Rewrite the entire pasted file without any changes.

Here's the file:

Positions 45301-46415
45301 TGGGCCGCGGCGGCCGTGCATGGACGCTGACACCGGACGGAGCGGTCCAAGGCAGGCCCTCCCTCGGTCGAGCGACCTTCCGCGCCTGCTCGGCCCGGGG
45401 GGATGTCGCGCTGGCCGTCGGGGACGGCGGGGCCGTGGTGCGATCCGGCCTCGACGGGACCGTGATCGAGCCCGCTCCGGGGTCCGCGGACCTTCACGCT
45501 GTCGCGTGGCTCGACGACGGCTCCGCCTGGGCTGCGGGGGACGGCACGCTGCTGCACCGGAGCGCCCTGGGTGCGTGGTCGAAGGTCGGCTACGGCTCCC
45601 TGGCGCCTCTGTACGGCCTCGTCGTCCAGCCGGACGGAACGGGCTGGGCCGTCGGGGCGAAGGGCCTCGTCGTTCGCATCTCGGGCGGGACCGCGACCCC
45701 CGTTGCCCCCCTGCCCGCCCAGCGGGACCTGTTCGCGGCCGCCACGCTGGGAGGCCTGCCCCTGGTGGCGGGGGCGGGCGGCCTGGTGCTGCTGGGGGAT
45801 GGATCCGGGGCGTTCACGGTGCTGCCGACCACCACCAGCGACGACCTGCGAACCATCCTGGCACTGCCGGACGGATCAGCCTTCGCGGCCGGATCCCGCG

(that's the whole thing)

Positions 45301-46415
45301 TGGGCCGCGGCGGCCGTGCATGGACGCTGACACCGGACGGAGCGGTCCAAGGCAGGCCCTCCCTCGGTCGAGCGACCTTCCGCGCCTGCTCGGCCCGGGG
45401 GGATGTCGCGCTGGCCGTCGGGGACGGCGGGGCCGTGGTGCGATCCGGCCTCGACGGGACCGTGATCGAGCCCGCTCCGGGGTCCGCGGACCTTCACGCT
45501 GTCGCGTGGCTCGACGACGGCTCCGCCTGGGCTGCGGGGGACGGCACGCTGCTGCACCGGAGCGCCCTGGGTGCGTGGTCGAAGGTCGGCTACGGCTCCC
45601 TGGCGCCTCTGTACGGCCTCGTCGTCCAGCCGGACGGAACGGGCTGGGCCGTCGGGGCGAAGGGCCTCGTCGTTCGCATCTCGGGCGGGACCGCGACCCC
45701 CGTTGCCCCCCTGCCCGCCCAGCGGGACCTGTTCGCGGCCGCCACGCTGGGAGGCCTGCCCCTGGTGGCGGGGGCGGGCGGCCTGGTGCTGCTGGGGGAT
45801 GGATCCGGGGCGTTCACGGTGCTGCCGACCACCACCAGCGACGACCTGCGAACCATCCTGGCACTGCCGGACGGATCAGCCTTCGCGGCCGGATCCCGCG